Obamacare Markets Will Not Reopen, Trump Decides

April 1, 2020

The Trump administration has decided against reopening the Affordable Care Act’s Healthcare.gov marketplaces to new customers, despite broad layoffs and growing fears that people will be uninsured during the coronavirus outbreak.

The option to reopen markets, in what is known as a special enrollment period, would have made it easier for people who have recently lost jobs or who had already been uninsured to obtain health insurance. The administration has established such special enrollment periods in the past, typically in the wake of natural disasters.

The Trump administration has decided against reopening the Affordable Care Act’s Healthcare.gov marketplaces to new customers, despite broad layoffs and growing fears that people will be uninsured during the coronavirus outbreak.

The option to reopen markets, in what is known as a special enrollment period, would have made it easier for people who have recently lost jobs or who had already been uninsured to obtain health insurance. The administration has established such special enrollment periods in the past, typically in the wake of natural disasters.

The administration had been considering the action for several weeks, and President Trump mentioned such conversations in a recent news briefing. But according to a White House official, those discussions are now over. The news of the decision was previously reported by Politico….

Read the full The New York Times article

Biosimilars Could Disappear If the Supreme Court Overturns the ACA

April 1, 2020

With the sense of urgency rightly focused on slowing or stopping the spread of Covid-19, it seems like everything else in the news, and in health care, has come to a grinding halt. Yet important decision-making continues in the background, including some that could have long-lasting effects on health care today and in the future.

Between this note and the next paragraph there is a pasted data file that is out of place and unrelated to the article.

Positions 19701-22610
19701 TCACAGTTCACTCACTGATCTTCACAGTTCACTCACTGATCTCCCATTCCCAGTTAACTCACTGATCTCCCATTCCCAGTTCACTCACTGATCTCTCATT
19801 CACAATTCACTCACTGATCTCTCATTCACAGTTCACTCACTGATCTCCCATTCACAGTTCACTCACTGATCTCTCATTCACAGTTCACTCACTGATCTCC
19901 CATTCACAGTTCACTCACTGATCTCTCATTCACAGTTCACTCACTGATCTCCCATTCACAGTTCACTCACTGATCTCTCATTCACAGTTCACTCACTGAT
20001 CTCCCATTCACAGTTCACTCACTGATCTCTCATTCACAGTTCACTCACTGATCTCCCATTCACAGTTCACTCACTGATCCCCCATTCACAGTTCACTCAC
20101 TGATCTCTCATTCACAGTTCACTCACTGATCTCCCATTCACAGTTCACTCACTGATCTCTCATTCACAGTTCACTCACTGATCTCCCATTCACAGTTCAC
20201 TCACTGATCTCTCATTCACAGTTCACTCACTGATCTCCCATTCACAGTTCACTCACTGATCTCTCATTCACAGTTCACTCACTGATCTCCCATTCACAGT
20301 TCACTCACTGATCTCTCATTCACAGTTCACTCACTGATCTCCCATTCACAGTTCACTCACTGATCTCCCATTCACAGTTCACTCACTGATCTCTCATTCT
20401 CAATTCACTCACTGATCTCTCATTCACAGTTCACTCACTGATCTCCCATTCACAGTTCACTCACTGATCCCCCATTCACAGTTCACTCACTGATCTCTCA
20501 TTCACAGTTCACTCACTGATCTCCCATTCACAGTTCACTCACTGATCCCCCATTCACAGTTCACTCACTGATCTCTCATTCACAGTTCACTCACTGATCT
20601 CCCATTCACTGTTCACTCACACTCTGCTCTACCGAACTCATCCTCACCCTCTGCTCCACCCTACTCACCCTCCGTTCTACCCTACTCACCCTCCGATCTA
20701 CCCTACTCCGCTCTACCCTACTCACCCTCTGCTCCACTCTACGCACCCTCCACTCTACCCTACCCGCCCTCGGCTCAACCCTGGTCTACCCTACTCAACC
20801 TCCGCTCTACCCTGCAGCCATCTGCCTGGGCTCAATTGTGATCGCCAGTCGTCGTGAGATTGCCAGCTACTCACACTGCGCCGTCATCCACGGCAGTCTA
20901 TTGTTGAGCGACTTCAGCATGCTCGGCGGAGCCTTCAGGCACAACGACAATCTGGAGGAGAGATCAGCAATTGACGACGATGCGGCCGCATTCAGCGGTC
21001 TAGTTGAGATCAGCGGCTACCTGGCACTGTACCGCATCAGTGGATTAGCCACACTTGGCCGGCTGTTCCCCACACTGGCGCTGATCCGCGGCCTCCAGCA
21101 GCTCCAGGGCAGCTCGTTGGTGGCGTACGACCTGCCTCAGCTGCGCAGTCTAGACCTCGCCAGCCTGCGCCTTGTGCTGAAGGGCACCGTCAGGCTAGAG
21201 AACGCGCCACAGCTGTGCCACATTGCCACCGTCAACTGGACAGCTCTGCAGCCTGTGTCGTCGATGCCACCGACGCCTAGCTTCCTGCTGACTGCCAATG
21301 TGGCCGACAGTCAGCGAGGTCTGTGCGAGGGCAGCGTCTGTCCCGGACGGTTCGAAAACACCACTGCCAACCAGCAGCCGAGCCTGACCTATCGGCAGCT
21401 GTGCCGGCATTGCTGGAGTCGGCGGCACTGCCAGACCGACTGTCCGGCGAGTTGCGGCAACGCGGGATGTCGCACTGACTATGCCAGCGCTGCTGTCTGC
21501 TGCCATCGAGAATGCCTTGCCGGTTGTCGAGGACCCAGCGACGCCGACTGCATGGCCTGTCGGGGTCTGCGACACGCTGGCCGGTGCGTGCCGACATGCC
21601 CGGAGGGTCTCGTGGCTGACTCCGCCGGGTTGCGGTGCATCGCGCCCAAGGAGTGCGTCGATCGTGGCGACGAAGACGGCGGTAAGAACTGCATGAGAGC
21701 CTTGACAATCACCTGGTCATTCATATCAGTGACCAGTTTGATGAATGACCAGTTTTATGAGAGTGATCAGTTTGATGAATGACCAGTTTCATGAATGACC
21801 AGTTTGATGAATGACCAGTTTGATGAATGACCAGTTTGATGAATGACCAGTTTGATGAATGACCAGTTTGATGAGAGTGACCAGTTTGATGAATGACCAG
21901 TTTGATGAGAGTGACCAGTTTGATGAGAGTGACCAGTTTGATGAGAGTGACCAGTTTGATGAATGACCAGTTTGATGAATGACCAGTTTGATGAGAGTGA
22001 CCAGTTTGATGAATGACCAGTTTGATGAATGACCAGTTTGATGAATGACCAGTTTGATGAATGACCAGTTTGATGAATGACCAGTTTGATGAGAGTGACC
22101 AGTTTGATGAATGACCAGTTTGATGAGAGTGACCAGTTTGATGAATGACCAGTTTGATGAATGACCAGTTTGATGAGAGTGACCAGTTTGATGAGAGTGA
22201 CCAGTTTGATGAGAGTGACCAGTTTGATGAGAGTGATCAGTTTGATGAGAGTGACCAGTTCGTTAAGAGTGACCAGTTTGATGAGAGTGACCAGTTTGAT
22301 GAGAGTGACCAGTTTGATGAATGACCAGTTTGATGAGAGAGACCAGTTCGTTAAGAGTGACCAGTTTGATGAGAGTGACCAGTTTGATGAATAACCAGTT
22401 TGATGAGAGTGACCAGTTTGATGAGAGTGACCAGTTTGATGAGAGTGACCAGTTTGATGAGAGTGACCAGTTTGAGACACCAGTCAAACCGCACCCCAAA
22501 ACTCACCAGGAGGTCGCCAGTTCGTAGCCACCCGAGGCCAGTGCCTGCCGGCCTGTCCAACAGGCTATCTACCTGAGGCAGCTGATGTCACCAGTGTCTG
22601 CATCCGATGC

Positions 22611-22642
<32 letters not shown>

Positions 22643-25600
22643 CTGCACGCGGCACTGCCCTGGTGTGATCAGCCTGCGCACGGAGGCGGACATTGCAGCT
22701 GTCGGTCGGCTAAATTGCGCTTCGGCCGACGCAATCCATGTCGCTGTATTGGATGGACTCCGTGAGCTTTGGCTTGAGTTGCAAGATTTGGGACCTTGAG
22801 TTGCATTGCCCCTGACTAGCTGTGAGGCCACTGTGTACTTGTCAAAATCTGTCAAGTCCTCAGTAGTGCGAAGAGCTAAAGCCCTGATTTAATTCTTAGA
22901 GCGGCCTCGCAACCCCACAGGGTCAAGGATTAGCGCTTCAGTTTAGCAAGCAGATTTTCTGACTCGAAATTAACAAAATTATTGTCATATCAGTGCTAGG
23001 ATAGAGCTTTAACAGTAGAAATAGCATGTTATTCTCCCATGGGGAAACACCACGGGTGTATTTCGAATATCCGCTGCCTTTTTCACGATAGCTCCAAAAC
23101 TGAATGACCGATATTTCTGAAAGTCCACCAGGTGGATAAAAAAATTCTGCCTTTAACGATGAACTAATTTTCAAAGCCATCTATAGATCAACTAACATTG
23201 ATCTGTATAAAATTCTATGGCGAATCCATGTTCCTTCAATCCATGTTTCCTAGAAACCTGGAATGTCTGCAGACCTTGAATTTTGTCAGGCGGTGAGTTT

One of these is the decision by the U.S. Supreme Court to hear California v. Texas, a case that will decide whether most or all of the Affordable Care Act should be overturned.

With the sense of urgency rightly focused on slowing or stopping the spread of Covid-19, it seems like everything else in the news, and in health care, has come to a grinding halt. Yet important decision-making continues in the background, including some that could have long-lasting effects on health care today and in the future.

One of these is the decision by the U.S. Supreme Court to hear California v. Texas, a case that will decide whether most or all of the Affordable Care Act should be overturned.

The story of how the case got back to the Supreme Court is a long one, but there is an underdiscussed component of the ACA that the court’s decision could affect: the fate of the U.S. biosimilars market, which is key to lowering health care costs. The outcome of the cases could affect biosimilars because embedded within the ACA is the Biologics Price Competition and Innovation Act (BPCIA). This act created a regulatory pathway for biosimilar medicines and marked the beginning of a new era for biologic treatments in the United States….

Read the full Stat article

Datapoint: Roche Starts Actemra in COVID-19 Trials

April 1, 2020

The FDA last week approved Roche’s phase 3 trial of its interleukin-6 inhibitor, Actemra, in COVID-19 patients that have been hospitalized with pneumonia. The drug was already used to treat coronavirus patients in China. The drugmaker also said it has added 10,000 vials of Actemra to the Strategic National Stockpile. The intravenous form of Actemra is covered under the pharmacy benefit for 25% of insured lives, and under the medical benefit for 21% of lives. 37% of all covered lives have access to Actemra under both the pharmacy and medical benefit.